Elm Firewood – Not entirely the best firewood out there, but a great choice if you need moderate heat!
For most people, Elm isn’t their first choice. The reason is, that it does burn nicely and keeps your indoors cozy during winters but is pretty much difficult to split. This is because of the interlocking grain texture of Elm firewood.
For the burning of elm wood, it’s easy to burn and makes up a decent fire, with the moderate heat output and a little smoke.
In addition to producing a decent fire, elm produces high-quality coal as well, but it doesn’t produce much heat. Because of its properties of fiber adhesion, it is widely used in crafts, but also difficult to split due to the same quality. While fibers cannot be easily separated, you can split them with an ax.
Also, what most people don’t like about Elm, including us, is that it absorbs the surrounding smells of the environment, wherever it grows and so, elm firewood smell could be really bad in case it has grown somewhere around gutters or dirty pipelines.
Our article further includes all that you need to know regarding Elm firewood. Continue reading to find the answers you’re looking for!
Is Red Elm Good Firewood?
Red Elm, for sure, is a lot more than just ‘good’ firewood. It is a super aggressively burning firewood and hence, great for lighting up fires. Compared to the American and Siberian Elm, Red Elm generates higher heat output and is much easier to split as well.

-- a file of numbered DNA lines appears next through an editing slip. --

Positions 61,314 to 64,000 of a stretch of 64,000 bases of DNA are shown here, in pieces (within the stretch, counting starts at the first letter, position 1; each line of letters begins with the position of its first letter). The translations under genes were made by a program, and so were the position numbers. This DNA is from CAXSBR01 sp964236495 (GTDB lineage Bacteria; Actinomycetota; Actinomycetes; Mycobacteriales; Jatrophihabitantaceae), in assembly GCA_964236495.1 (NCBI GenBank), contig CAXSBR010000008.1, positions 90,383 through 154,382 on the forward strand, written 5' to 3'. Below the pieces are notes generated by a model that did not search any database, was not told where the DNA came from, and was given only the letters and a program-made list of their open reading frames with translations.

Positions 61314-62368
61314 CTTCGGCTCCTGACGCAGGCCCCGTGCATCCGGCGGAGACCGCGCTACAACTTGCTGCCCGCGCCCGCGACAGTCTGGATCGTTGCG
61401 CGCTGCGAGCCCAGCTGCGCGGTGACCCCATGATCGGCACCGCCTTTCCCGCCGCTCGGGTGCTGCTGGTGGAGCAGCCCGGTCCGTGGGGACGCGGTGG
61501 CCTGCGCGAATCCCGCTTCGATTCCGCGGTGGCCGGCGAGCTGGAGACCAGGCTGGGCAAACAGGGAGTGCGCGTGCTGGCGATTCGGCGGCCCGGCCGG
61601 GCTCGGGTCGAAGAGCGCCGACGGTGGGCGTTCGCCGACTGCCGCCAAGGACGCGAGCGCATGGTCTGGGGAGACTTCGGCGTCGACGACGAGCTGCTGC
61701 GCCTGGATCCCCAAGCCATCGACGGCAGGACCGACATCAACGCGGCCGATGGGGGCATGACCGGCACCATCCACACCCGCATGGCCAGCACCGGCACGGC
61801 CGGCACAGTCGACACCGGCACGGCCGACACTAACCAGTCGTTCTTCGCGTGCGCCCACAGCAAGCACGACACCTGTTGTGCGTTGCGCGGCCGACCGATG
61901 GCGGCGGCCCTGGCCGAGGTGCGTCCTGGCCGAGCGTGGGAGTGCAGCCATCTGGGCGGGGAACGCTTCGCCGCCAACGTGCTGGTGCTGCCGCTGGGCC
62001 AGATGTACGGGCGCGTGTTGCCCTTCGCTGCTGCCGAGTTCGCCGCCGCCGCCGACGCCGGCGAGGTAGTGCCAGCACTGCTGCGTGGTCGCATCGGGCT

Splitting and Seasoning of Elm Firewood
SPLITTING – As mentioned earlier, you will have a difficult time splitting elm firewood. Most people split the wood manually, and that does require a lot of effort. But if you’ve been doing it for some time, it will get easier for you.
All you have to do is, start at the edges and work your way in. You should also use a very sharp ax. It might also be a good idea to use wedges. You will be able to split it with a little patience and elbow grease. You’ll have to just keep trying.
The best thing you can do for yourself is to buy yourself a wood splitter to split it manually. Wood splitter might be expensive, but you’ll be able to complete the process quickly and easily every time you have to split elm.
SEASONING – Elm, as well as any other type of firewood, must be thoroughly dried before burning. Although it is possible to light some woods even if they’re a little wet, that’s not the case with Elm. If it is wet, it will not burn properly.
While seasoning takes time, it can be tedious. Generally, wood should be allowed to dry for at least one year before it can be used for a fire. A two-year drying period is recommended to be on the safe side. By doing this, you can ensure that the wood will burn efficiently.
Remember, firewood should always be kept elevated and off the ground when it is being stored. Also, it might be a good idea to try out a moisture meter before burning. It is best to burn it if it is 20% or lower.
Highlights of Burning Elm Firewood
Elm is average firewood, neither too bad nor too good. Compared to other top firewood species, it has low heat, average smoke, and an average smell because of its abundant availability and easy burn qualities.
Thus, it is firewood that performs averagely. Water usually doesn’t soak into it easily, but it can rot under certain conditions.
All types of firewood produce smoke, but burning wet wood produces the most smoke and this is because of the high moisture content. So, do not burn wet wood.